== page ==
Fepper: a Front End Prototyper tool for rapid prototyping of web sites
JavaScript Shell
Clone or download
Latest commit 2d5b612 Jul 8, 2018



A frontend prototyper tool for rapid prototyping of websites

Downstream projects

  • Fepper Base - no unnecessary assets, styles, or Pattern Lab demo.
  • Fepper for Drupal - templates configured for Drupal 8, along with a Drupal theme built to accommodate those templates.
  • Fepper for Windows - scripted to run on Windows.
  • Fepper for Wordpress - templates configured for WordPress, along with a WordPress theme built to accommodate those templates.

Table of contents


System requirements

  • Unix-like or Windows OS.
  • Minimum supported Node.js version 8.5.0.

Simplest way to get started

Main install

  • In macOS Finder:
    • Double-click fepper.command.
    • Among other things, this will install the fepper-cli, which will give you the fp command.
    • If opening for the first time, macOS may warn that it can't be opened because it is from an unidentified developer.
      • In that case, ctrl+click fepper.command and click Open.
      • In the following prompt, click Open to confirm that you're sure you want to open it.
    • Enter your password to allow installation.
    • After installation, Fepper should automatically open in a browser.
    • Open http://localhost:3000 if it doesn't open automatically.
  • On other Unix-like OSs (or if you prefer working on a BASH-like command line):
    • Install Node.js if it isn't installed already.
    • npm install -g fepper-cli
    • npm install
    • fp
  • To stop Fepper, go to the command line where Fepper is running and press ctrl+c.
  • To restart Fepper:
    • Double-click fepper.command again.
    • Or enter fp on the command line.
  • Consult the Pattern Lab docs for instructions on using Pattern Lab.
  • Start editing files in source. Changes should automatically appear in the browser.

Base install

  • Comes with no unnecessary assets, styles, or Pattern Lab demo.
  • Node.js must be installed beforehand.
  • npm install -g fepper-cli
  • npm run install-base
  • fp

Windows install

  • Assumes you haven't checked out the Fepper-Windows project and just need to add the Windows scripts to your project.
  • Also assumes you have Node.js installed.
  • PowerShell >= 3.0 required.
  • Open PowerShell and enter npm run install-windows
  • In File Explorer, double-click fepper.vbs to launch the UI.
  • In PowerShell, enter cscript .\fepper.vbs [task] to run Fepper tasks.
    • If you Set-ExecutionPolicy to allow ps1 scripts, you may also enter .\fepper.ps1 [task]


Edit pref.yml to customize preferences and to view further documentation in the comments. If you wish to use the syncback, frontend-copy, or template tasks, you must supply values for the backend.synced_dirs preferences in order for those directories to get processed and copied to the backend.


  • To launch from the macOS Finder:
    • Double-click fepper.command.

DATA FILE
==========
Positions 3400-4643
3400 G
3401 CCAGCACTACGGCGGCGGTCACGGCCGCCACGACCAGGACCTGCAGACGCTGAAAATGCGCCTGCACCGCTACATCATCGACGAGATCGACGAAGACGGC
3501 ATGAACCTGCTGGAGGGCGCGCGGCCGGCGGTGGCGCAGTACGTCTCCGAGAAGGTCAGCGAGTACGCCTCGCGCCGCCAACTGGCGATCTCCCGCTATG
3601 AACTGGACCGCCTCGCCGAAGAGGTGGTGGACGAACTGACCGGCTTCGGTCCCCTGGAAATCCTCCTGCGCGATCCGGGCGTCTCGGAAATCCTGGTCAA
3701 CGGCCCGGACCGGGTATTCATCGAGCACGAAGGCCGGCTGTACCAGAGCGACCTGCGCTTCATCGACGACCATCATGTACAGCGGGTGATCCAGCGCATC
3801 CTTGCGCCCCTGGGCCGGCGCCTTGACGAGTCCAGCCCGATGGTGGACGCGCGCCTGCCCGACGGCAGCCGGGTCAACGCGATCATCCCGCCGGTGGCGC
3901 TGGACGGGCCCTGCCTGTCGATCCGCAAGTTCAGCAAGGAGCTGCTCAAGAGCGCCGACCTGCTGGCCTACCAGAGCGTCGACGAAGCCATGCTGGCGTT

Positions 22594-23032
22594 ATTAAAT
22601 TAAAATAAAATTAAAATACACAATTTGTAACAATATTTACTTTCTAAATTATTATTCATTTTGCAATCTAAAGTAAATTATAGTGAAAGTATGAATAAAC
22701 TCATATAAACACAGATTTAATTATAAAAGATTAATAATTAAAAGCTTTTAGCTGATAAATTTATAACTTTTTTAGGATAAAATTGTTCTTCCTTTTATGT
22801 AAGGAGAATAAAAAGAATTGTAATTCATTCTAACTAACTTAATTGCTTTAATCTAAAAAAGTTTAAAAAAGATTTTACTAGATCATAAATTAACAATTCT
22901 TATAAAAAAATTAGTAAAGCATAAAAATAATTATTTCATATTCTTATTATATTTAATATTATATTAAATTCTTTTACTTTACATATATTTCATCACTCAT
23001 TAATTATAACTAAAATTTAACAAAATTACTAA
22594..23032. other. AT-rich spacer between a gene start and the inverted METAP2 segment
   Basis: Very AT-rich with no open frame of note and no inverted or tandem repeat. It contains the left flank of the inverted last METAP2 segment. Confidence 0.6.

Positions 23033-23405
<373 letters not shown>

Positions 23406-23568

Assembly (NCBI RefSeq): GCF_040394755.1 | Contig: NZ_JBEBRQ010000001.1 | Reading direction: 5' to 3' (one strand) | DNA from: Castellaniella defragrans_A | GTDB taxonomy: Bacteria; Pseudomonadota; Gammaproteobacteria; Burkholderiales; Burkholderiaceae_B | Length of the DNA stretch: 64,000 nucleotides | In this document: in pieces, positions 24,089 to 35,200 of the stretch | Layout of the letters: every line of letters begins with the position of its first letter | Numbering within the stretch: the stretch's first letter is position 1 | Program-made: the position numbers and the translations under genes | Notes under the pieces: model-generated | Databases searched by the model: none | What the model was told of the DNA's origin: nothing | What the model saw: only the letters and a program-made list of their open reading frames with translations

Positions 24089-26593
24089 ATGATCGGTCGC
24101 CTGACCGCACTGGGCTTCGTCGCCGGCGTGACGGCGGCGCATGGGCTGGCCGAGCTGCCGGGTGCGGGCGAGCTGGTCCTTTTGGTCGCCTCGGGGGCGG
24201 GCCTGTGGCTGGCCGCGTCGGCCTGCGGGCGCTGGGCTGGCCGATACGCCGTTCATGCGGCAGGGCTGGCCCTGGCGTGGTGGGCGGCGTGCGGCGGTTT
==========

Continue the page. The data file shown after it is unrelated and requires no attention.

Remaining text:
• To launch from the command line:
    • fp
  • These other utility tasks are runnable on the command line:
    • fp data - compile data.json from underscore-prefixed .json files.
    • fp frontend-copy - copy assets, scripts, and styles to the backend.
    • fp help - print documentation of Fepper tasks.
    • fp once - do a one-off Fepper build to the public directory.
    • fp restart - restart after shutdown, but without opening the browser.
    • fp static - generate a static site from the 04-pages directory.
    • fp syncback - combine frontend-copy and template tasks.
    • fp template - translate templates in 03-templates for the backend and copy them there.
    • fp version - print versions of Fepper NPM, Fepper CLI, and Fepper UI.
  • If using Git for version control, directories named "ignore" will be ignored.


Run fp update to download and install the latest updates.

Global Data

Edit source/_data/_data.json to globally populate Mustache templates with data. Manual edits to source/_data/data.json will get overwritten on compilation.

Partial Data

Underscore-prefixed .json files within source/_patterns will be concatenated to the output of _data.json, the whole in turn getting compiled into data.json, the final source of globally scoped data.

Partial data is distinct from pattern data. For example, 00-homepage.json is pattern data and specific to the 00-homepage pattern. No other pattern will pick up 00-homepage.json, even if 00-homepage.mustache is included in another pattern. However, _00-homepage.json is partial data and will get concatenated to the global data outputted to data.json. _00-homepage.json will be picked up by all patterns.

  • DO NOT EDIT source/_data/data.json
  • DO PUT GLOBAL DATA IN source/_data/_data.json

Static Site Generation

Running fp static will generate a complete static site based on the files in source/_patterns/04-pages. The site will be viewable at http://localhost:3000/static/. An index.html will be generated based on 04-pages-00-homepage or whatever is defined as the homepage in _data.json. If the links are relative and they work correctly in the Fepper UI, they will work correctly in the static site even if the public/static directory is copied and renamed. Just be sure that hard-coded links to other pages in the patterns directory start with ../04-pages- and not ../../patterns/04-pages-. Also, href and src attributes must be wrapped in double-quotes.

The Backend